About half the trust's income comes from ordinary dividends, which Mr Hambro says are on the rise, but it has also boosted its income by investing in royalties. This is where in exchange for putting money into a company the trust, for example, receives a percentage of the revenue from the company's mine over its life. The trust holds three royalties, though can invest up to 20 per cent of its portfolio in these and is looking to increase exposure.
It entered into its first royalty agreement in 2012 with London Mining (LOND). For a consideration of $110m, the trust gets a 2 per cent revenue related royalty calculated from iron ore sales over the life of the mine from London Mining's Marampa licence in Sierra Leone. This is paid quarterly.
Over the last month we have highlighted a number of energy and resources companies which have returned to positions of relative outperformance. As part of my search for suitable vehicles likely to benefit from this theme, I took a look at the Blackrock World Mining Trust’s constituents.
While Rio Tinto and BHP Billiton remain its largest weighting, London Mining is its fourth largest at 6.7% of the portfolio. The trust may hold a royalty in the company’s production but the share remains in a medium-term downtrend and its market cap has declined to a mere £80 million. This underperformance may be contributing to the trusts inability to sustain a rally.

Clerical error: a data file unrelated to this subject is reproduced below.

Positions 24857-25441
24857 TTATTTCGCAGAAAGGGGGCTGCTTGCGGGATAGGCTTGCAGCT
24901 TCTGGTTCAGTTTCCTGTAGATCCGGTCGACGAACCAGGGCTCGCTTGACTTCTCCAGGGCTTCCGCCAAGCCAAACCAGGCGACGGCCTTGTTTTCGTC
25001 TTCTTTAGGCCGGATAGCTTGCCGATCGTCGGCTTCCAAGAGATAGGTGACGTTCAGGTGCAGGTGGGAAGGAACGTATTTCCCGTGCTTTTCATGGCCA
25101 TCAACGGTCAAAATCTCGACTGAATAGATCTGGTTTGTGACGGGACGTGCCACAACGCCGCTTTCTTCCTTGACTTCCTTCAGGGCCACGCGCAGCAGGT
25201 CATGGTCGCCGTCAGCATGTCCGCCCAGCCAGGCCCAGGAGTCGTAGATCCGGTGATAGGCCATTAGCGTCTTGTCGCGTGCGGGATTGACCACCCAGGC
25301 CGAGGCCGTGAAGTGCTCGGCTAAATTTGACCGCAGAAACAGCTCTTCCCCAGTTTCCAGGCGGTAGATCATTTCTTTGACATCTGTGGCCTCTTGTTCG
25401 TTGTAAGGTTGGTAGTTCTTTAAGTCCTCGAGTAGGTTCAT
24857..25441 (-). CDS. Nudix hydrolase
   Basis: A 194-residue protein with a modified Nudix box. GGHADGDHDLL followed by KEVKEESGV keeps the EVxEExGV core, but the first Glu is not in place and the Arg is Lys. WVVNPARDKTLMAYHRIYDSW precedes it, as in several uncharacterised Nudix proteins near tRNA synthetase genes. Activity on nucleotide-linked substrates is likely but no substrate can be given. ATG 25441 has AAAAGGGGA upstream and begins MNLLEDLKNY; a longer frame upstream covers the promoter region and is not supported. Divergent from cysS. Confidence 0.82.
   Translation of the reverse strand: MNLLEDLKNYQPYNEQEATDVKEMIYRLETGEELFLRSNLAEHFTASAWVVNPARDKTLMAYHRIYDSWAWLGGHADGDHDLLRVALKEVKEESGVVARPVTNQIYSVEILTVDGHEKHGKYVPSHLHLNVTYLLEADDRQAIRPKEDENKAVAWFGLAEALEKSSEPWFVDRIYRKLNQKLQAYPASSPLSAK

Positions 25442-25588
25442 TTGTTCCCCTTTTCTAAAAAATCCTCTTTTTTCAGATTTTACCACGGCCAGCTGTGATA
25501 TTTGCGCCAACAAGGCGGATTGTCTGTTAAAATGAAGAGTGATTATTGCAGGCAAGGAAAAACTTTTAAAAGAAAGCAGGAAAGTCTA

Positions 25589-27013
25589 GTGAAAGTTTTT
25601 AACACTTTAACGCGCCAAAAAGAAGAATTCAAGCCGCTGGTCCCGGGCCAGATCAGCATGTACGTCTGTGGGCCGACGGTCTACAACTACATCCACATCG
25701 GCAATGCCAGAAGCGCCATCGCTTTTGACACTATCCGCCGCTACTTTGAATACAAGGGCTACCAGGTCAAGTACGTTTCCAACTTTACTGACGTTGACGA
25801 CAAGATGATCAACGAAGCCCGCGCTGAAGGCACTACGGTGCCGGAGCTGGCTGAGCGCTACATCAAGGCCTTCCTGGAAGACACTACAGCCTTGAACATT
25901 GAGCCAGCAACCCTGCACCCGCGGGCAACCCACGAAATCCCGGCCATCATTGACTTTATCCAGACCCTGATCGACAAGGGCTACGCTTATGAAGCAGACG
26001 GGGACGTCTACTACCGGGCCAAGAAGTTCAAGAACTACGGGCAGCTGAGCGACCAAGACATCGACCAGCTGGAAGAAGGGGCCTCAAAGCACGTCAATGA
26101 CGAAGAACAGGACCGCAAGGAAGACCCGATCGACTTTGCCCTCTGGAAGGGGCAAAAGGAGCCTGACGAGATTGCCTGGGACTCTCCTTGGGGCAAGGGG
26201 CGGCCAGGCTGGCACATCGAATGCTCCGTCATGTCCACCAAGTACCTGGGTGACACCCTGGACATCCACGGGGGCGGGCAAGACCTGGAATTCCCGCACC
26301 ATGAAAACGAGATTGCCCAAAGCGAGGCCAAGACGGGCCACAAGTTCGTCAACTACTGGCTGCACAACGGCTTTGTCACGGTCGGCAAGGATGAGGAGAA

While looking at the Blackrock World Mining Trust I also came across the US listed Blackrock Energy and Resources Trust. It primarily holds a mix of US and European energy companies. The trust is currently trading at a discount to NAV of 11%, has an indicated yield of 6.37% and is currently breaking out of a two-year range when adjusted for the recent special dividend.